CPA AFR: Management Discussion and Analysis (MD&A)
ADVANCED FINANCIAL REPORTING
Management Discussion and Analysis (MD&A)
Management has a unique perspective on the entity. That perspective has value for users of financial reports. Generally, the information that is important to management in managing the business is the same information that is important to users of the financial reports for assessing financial performance and prospects. Management commentary provides a context within which to interpret the financial position, financial performance and cash flows of an entity. It also provides an opportunity to understand management’s objectives and its strategies for achieving those objectives. Users of financial reports in their capacity as capital providers routinely use the type of information provided in management commentary as a tool for evaluating an entity’s prospects and its general risks, as well as the success of management’s strategies for achieving its stated objectives.
Management commentary should provide existing and potential capital providers with information that helps them place the related financial statements in context. Management commentary that fulfills that purpose explains management’s view on not only what has happened, but also why management believes it has happened and what management believes the implications are for the entity’s futures.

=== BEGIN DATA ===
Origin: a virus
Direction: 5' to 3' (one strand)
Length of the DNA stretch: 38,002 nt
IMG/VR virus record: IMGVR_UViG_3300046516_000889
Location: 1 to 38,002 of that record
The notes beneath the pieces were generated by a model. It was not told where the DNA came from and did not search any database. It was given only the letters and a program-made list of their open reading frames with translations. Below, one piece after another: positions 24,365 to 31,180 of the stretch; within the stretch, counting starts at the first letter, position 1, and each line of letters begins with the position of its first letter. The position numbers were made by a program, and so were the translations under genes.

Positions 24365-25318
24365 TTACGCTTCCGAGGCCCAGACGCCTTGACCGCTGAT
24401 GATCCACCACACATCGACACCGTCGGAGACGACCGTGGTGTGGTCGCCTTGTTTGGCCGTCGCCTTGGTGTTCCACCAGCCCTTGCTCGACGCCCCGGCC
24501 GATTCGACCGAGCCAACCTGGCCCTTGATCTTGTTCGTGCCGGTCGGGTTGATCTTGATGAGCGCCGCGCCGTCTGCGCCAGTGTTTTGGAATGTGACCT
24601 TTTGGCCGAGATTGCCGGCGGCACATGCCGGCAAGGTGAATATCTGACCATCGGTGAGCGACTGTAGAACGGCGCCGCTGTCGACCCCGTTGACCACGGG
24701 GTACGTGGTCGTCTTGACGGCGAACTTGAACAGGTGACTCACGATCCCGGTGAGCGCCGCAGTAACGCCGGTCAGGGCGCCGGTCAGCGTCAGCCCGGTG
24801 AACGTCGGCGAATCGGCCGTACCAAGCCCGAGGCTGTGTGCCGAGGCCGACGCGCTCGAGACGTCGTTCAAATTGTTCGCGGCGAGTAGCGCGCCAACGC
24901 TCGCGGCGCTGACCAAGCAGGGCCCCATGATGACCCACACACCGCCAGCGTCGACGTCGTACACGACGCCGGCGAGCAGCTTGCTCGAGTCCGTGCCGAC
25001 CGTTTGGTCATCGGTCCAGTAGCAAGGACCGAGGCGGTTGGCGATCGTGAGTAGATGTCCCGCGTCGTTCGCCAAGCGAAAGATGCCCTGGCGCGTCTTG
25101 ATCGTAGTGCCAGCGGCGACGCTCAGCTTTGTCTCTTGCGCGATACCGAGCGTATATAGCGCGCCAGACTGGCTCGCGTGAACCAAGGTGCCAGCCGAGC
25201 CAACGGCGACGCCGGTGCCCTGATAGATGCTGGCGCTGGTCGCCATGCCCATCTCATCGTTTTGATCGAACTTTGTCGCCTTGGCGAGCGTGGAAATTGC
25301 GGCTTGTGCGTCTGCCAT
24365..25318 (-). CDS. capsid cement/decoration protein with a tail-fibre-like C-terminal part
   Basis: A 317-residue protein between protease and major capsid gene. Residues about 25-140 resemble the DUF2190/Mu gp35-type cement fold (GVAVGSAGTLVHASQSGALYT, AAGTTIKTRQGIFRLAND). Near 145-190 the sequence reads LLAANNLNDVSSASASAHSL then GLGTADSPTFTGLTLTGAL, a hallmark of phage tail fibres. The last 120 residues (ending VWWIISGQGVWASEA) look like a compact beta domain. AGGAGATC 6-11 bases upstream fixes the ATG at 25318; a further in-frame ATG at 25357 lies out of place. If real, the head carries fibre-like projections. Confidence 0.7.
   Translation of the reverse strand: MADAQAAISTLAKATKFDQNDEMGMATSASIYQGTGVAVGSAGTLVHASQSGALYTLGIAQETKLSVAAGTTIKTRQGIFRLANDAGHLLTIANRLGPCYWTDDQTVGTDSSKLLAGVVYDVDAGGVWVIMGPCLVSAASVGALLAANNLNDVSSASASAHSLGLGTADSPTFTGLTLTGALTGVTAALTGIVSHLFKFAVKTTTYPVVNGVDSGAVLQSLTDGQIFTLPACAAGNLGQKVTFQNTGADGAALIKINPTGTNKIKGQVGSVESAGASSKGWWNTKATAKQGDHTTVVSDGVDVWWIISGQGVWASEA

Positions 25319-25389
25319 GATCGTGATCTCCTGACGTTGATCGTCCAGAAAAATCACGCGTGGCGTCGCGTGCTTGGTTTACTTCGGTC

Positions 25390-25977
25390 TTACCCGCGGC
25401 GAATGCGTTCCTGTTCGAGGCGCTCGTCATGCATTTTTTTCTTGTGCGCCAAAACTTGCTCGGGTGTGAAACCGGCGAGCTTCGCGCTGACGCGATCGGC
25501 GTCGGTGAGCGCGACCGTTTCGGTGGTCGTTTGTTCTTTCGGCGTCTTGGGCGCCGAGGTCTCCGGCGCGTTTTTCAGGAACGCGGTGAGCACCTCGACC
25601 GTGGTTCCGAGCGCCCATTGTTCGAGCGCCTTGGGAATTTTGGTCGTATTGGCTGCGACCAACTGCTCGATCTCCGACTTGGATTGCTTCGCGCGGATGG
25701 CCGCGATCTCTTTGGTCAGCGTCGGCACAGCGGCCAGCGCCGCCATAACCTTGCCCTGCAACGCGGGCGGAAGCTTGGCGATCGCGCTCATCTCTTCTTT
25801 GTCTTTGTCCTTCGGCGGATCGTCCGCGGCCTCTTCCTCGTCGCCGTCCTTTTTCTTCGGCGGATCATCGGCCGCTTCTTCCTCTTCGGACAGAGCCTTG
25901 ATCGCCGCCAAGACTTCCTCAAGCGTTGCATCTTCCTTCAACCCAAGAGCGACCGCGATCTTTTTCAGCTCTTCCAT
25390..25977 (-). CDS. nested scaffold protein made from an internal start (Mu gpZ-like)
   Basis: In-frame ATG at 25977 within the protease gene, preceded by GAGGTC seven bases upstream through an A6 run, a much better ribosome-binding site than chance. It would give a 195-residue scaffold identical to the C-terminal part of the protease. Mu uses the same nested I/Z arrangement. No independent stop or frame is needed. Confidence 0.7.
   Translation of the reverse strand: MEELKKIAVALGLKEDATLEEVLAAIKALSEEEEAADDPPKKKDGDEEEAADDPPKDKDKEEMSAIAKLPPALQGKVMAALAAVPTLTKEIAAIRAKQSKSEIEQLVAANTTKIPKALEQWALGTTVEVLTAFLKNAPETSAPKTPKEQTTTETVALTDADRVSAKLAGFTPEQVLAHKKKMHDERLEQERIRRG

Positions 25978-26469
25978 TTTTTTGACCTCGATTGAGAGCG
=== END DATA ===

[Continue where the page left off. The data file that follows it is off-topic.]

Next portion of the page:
Management commentary help users of the financial reports assess the performance of the entity and the actions of its management relative to stated strategies and plans for development. That type of commentary may help users of the financial reports to understand for example:
- The entity’s risk exposures, its strategies for managing risks and the effectiveness of those strategies.
- How resources that are not presented in the financial statements could affect the entity’s operations; and
- How non-financial factors have influenced the information presented in the financial statements.
In developing its commentary, management should bear in mind the principles that underpin decision-useful management commentary.